Driving with Jens: Small changes can improve your vehicle’s fuel economy

The rules are very similar whether you are driving a gas or electric vehicle

Petro Canada recently announced that it will be installing charging stations at its service stations across the country. This will offer fuel and electric vehicle owners a common place to top their vehicle up and have access to the other amenities the stations have to offer —bathrooms, wi-fi, snacks and such.

If you’d like to be able to pass by these stations more often without needing to stop, there are behaviors that can help you improve your vehicle’s fuel economy and a lot of these behaviors are the same whether your vehicle is electric or gas.

The first step would be to determine what your current fuel economy is.

At your next fill up either make a note of your current mileage or reset the trip odometer to zero. Now drive as you normally would until your next fill up. Make note of how many kilometers you’ve driven, either by subtracting your starting mileage from your current mileage or by just looking at the trip odometer.

Now divide the number of kilometers driven by the number of litres it took to refill your vehicle. This is your current fuel economy. Example: if you drove 100 kilometers and used nine litres of fuel, your current fuel economy would be nine litres per 100 kilometers, or approximately 30 miles per gallon.

You can use a similar method to determine what kind of mileage you get with a charge. Once you know where you’re currently at, try making some changes and see if they help.

The first thing you can do is slow down. A heavy foot costs you fuel economy. It’s estimated that fuel economy can be increased by as much as 15 per cent by driving under 100 km/h. Faster driving uses more engine power to overcome drag. Quick acceleration is another enemy of good fuel economy. It’s similar for electric vehicles. The more power you use the quicker your battery drains.

Keep your tires properly inflated. Check your tire pressure regularly. Low tire pressure increases the rolling resistance of your vehicle and will negatively affect fuel economy. Properly inflated tires can increase fuel economy by up to 3%. Tires can lose 1 psi per month, so it’s recommended that you check your tire pressure at least monthly. I doubt most of us ever check our tire pressure, but we absolutely should. Again, the same principle applies to electric vehicles.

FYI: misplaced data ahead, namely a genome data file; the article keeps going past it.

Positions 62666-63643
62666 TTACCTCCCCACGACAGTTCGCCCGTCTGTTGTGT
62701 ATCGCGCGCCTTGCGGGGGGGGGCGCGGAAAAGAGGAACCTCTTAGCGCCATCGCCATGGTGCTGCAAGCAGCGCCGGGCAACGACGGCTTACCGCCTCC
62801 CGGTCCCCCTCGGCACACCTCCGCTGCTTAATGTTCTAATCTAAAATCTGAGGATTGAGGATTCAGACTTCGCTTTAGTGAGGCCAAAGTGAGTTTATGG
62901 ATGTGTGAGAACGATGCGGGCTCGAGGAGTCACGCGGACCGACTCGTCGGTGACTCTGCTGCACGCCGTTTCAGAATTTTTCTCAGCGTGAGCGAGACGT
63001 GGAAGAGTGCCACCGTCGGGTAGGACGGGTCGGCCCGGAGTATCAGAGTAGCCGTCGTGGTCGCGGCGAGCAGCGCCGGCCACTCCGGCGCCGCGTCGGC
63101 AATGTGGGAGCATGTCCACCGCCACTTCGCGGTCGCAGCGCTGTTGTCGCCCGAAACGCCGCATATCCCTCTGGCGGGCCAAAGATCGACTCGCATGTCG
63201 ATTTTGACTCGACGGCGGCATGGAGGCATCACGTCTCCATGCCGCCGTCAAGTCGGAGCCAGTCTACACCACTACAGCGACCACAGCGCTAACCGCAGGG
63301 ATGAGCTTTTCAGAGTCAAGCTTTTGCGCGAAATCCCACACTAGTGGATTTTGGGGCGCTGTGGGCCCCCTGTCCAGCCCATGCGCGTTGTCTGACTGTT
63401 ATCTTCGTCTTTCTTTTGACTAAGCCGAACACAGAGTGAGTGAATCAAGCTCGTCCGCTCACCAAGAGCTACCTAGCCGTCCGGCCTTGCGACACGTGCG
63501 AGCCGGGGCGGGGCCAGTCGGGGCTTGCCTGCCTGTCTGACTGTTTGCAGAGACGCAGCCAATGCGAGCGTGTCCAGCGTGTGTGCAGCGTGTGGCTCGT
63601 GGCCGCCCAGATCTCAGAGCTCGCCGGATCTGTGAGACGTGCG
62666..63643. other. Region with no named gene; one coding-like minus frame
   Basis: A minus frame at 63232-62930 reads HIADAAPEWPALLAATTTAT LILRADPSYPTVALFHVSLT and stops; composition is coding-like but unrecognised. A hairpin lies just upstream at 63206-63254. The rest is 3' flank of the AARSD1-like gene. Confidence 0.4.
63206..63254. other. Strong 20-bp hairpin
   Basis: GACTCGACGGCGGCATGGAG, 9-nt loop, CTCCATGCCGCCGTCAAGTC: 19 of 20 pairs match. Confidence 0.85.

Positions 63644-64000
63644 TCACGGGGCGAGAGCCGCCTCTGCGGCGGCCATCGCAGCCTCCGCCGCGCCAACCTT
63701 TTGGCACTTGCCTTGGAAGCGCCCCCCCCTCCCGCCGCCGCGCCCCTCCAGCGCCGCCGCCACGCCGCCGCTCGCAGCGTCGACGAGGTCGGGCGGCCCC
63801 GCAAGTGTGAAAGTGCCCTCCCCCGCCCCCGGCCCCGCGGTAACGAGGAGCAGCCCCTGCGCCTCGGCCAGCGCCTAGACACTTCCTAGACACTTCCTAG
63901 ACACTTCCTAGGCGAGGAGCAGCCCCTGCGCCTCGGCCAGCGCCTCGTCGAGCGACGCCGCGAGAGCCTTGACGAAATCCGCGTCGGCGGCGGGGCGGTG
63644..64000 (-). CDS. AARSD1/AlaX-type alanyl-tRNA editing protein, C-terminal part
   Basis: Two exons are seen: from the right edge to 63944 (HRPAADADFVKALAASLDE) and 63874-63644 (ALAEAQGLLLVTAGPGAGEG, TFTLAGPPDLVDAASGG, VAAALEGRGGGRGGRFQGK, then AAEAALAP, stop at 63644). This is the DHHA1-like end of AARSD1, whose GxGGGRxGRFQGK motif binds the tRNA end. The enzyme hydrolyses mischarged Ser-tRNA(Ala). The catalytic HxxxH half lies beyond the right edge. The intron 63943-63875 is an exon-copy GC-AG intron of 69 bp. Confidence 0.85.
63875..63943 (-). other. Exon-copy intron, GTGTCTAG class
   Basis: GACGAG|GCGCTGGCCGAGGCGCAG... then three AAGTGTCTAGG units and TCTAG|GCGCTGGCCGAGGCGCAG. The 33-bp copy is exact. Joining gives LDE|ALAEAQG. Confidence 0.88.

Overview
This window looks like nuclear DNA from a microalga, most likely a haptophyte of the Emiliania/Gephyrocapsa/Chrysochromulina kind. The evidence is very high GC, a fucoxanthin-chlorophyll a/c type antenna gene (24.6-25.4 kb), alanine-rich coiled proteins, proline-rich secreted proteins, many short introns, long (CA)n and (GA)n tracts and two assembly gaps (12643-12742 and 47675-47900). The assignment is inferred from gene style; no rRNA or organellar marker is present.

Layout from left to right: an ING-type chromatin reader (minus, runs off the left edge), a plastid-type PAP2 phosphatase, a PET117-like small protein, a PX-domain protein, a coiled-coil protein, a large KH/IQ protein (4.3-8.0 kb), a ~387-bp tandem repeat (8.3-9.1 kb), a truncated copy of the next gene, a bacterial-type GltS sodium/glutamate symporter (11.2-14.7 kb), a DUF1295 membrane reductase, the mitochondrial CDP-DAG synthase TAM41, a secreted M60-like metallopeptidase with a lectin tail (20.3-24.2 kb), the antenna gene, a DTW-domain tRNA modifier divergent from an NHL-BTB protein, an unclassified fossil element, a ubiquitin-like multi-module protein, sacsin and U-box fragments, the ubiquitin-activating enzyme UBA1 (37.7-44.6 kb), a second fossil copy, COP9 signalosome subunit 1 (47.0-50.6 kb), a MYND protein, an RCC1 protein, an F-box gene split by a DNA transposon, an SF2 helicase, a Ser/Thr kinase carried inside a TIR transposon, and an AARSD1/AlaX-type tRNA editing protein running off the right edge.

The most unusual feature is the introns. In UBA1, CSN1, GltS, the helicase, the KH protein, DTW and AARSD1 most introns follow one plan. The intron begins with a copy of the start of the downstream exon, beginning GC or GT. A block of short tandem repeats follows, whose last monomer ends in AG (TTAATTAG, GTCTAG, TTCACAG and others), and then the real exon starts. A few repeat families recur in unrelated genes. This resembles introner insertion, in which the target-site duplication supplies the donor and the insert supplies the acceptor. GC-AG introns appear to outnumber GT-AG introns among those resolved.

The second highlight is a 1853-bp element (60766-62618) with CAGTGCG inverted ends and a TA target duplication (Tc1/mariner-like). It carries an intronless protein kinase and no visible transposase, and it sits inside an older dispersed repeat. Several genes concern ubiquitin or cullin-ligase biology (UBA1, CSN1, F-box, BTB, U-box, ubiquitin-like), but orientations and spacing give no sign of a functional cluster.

Lighten your load. Weight is a big deal with stop and go driving. An extra 100 pounds affects fuel economy by one to two per cent. It will also have a similar effect on battery life.

Remove your roof rack when it’s not needed. More drag on your vehicle will result in more fuel and battery consumption. Even aerodynamic racks cause drag.

Avoid using the air conditioning when not needed. A/C causes the engine to work harder and thus lessens fuel economy. Rolling down the windows may be enough cooling. It’s recommended that you cool off or heat up your electric vehicle while it’s still plugged-in so you start with a comfortable vehicle and a full charge.

Adjust your braking habits. Re-acceleration after braking reduces economy. Long, slower braking will allow regenerative brake charging systems to charge your battery.

Enable your overdrive if you have this feature. This will increase fuel and battery economy at higher speeds by using a higher gear.

Avoid idling if not necessary. Idling uses more fuel than you may think. With electric vehicles be conscious of using stereos and other battery draws while stopped.

If you work on most of these items, and change your habits, it will make a huge difference in your economy.

Whether you drive a gas or electric vehicle. With gas vehicles history has shown you could easily increase our fuel economy by 15 per cent.

This may not sound like a lot but if you spend $250 per month on fuel, this would amount to over $450 per year. That’s 450 free dollars just by having the discipline to change some habits.

With electric vehicles, being conscious of these habits and working to improve them will also improve your range between battery charges.

The economy of gas vehicles has greatly improved over the years and the economy on electric vehicles will greatly improve as the technology improves. You can greatly add to either these improvements by adjusting your driving habits.

Change your habits as we’ve discussed here for a month while tracking your fuel or battery economy. Then decide for you self if it’s worth continuing with these new habits.

Catch Driving, with Jens on CHON FM Thursdays at 8:15. If you have any questions or comments you can reach out to Jens Nielsen at drivingwithjens@gmail.com, Facebook or Twitter: @drivingwithjens.

Driving With Jens

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